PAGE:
Mission Fig Bread

Recipe by Martin Philip

This dense and chewy bread, with its crunchy crust, is packed with flavor. Read all the way through the directions before starting; it's an overnight bread, so you'll need to plan ahead. Also, this recipe comes from baker Martin Philip and our King Arthur Bakery. Since our bakers put together their formulas using gram measurements, rather than ounces or volume, you'll be most successful if you make this bread with the aid of a gram scale.

20 mins
32 to 37 mins
17 hrs 3 mins
2 loaves
Mission Fig Bread


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  1. To make the preferment: Weigh your flour; or measure it by gently spooning it into a cup, then sweeping off any excess. Mix the flour, water, and sourdough starter until thoroughly combined. Cover and let rest at room temperature for 12 to 16 hours; the dough will be nice and bubbly.

  2. To make the soaker: Toast the cracked wheat in a skillet set over low heat until the grains are lightly browned, and smell toasty. Combine the wheat and water, and let rest overnight.

  3. To make the dough: In a large bowl, combine the flours and yeast, then stir in the water, mixing until no dry bits remain. If you're using a stand mixer, this may take up to 3 to 4 minutes at low speed.

  4. Let the dough rest in the bowl, covered, for 20 minutes.

  5. Add the preferment, soaker, and salt, mixing until fully incorporated. Mix for 6 to 7 minutes at medium-low speed; the dough should be smooth (aside from the cracked wheat) and elastic.

  6. Add the fig and anise seed, mixing on low speed until evenly distributed. The dough may be quite stiff; that's OK.

  7. Check the dough temperature; it should be between 75°F and 80°F. This is the optimum temperature for rising dough, so try to find a spot that's around that temperature.

  8. Cover the bowl, and let the dough rise for 15 minutes. Give the dough its first fold by reaching into the bowl and pulling a corner of dough up, folding it back toward the middle, and pushing it down. Repeat, working your way around the dough ball, for a total of 4 to 6 times. This will both de-gas the dough, helping the yeast to work; and strengthen the dough's structure.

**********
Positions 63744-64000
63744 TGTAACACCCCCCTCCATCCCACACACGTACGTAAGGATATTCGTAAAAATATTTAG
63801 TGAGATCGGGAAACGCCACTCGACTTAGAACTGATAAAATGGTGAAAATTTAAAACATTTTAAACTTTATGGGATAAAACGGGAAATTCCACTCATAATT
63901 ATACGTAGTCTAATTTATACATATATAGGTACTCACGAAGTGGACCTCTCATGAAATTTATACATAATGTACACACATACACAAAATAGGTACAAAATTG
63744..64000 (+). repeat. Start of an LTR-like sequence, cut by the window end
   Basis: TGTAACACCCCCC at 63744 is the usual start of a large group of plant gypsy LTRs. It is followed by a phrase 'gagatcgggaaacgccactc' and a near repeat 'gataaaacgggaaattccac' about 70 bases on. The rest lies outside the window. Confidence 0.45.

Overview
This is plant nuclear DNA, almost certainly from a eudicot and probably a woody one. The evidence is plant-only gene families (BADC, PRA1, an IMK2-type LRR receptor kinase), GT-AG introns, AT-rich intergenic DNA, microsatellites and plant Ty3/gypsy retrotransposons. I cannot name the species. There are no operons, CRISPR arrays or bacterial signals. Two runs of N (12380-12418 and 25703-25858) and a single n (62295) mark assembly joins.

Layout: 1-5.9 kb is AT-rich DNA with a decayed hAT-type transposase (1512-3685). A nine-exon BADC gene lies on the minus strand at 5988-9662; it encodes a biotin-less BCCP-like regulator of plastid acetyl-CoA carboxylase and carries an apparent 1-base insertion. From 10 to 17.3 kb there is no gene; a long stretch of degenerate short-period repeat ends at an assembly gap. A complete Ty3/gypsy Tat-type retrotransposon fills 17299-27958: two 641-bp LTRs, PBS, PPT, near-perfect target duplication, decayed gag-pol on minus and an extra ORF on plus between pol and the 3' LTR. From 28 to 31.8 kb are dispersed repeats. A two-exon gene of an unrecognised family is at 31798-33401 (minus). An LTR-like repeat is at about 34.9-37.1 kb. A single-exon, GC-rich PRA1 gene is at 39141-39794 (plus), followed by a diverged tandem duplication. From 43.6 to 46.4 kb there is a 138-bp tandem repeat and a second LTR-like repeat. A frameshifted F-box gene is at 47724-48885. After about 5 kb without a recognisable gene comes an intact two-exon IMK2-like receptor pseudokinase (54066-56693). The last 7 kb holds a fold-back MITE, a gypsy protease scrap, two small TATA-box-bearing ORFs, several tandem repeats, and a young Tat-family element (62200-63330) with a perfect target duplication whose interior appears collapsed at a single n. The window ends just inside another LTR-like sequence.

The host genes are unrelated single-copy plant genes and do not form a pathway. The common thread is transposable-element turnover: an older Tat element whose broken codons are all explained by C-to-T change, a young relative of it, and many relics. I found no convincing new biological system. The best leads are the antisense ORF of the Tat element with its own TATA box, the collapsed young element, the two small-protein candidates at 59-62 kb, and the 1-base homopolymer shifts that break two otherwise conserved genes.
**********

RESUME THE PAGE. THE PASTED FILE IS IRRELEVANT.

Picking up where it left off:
9. Repeat folding the dough after another 15 minutes (at the 30-minute mark since it started rising), and once more at the 45-minute mark.

  10. Let the dough rise for 90 to 120 minutes, or until it's noticeably puffy, though perhaps not doubled in bulk.

  11. Gently deflate the dough, and divide it into two pieces about 560g each.

  12. Gently pre-shape the pieces by gathering the corners of the dough and folding them to the center to form a loose ball. Place the balls, seam-side down, on a very lightly floured surface, cover, and let rest for 10 to 15 minutes.

  13. Working with one piece of dough at a time, shape as a batard with tapered points. Tuck one end underneath to create a teardrop shape. Place seam-side up on a flour-dusted couche or smooth cotton towel. Repeat with the second piece of dough. Need help shaping? See our tips for shaping a batard video.

  14. Gently cover the loaves, and let them rise for about 60 minutes, until they're puffy.

  15. While the loaves are rising, preheat your oven to 450°F, with a baking stone on the middle rack. Place a cast iron pan on the oven's lowest rack; you'll use it to create steam.

  16. To bake on a stone: Roll the proofed loaves, seam-side down, onto a peel dusted with semolina or whole wheat flour. If you aren't using a stone, roll them onto a parchment-lined baking sheet, seam-side down.

  17. Score the dough with a baker's lame or very sharp knife, cutting an arc from the midpoint of the tip to the midpoint of the base.

  18. Add 1 cup boiling water to the cast iron pan. Quickly use the peel to load the loaves onto the stone (or place the pan in the oven), and close the door.

  19. Bake the loaves for 32 to 37 minutes, or until they're a rich mahogany color. The top crust will feel firm, and the bottom crust will be robust, but not burned. If you have a digital thermometer, the loaf's center temperature should be about 200°F.

  20. Remove the loaves from the oven, and transfer them to a rack to cool.

Tips from our Bakers

  • Don’t have any starter? Here’s a recipe for homemade sourdough starter. If you're making it from scratch, you'll need to feed it for 5 to 7 days before it’s ready for baking. Want a head start? Purchase our classic fresh sourdough starter — it’ll be ready for baking soon after it arrives at your door. Looking for tips, techniques, and all kinds of great information about sourdough baking? Find what you need in our sourdough baking guide.

  • Want to try Martin's favorite figs? Look for unsulphured, dried Black Mission figs.

  • If your figs seem especially dry, give them a quick soak in hot water for about 20 to 30 minutes, then drain and add to the recipe as usual.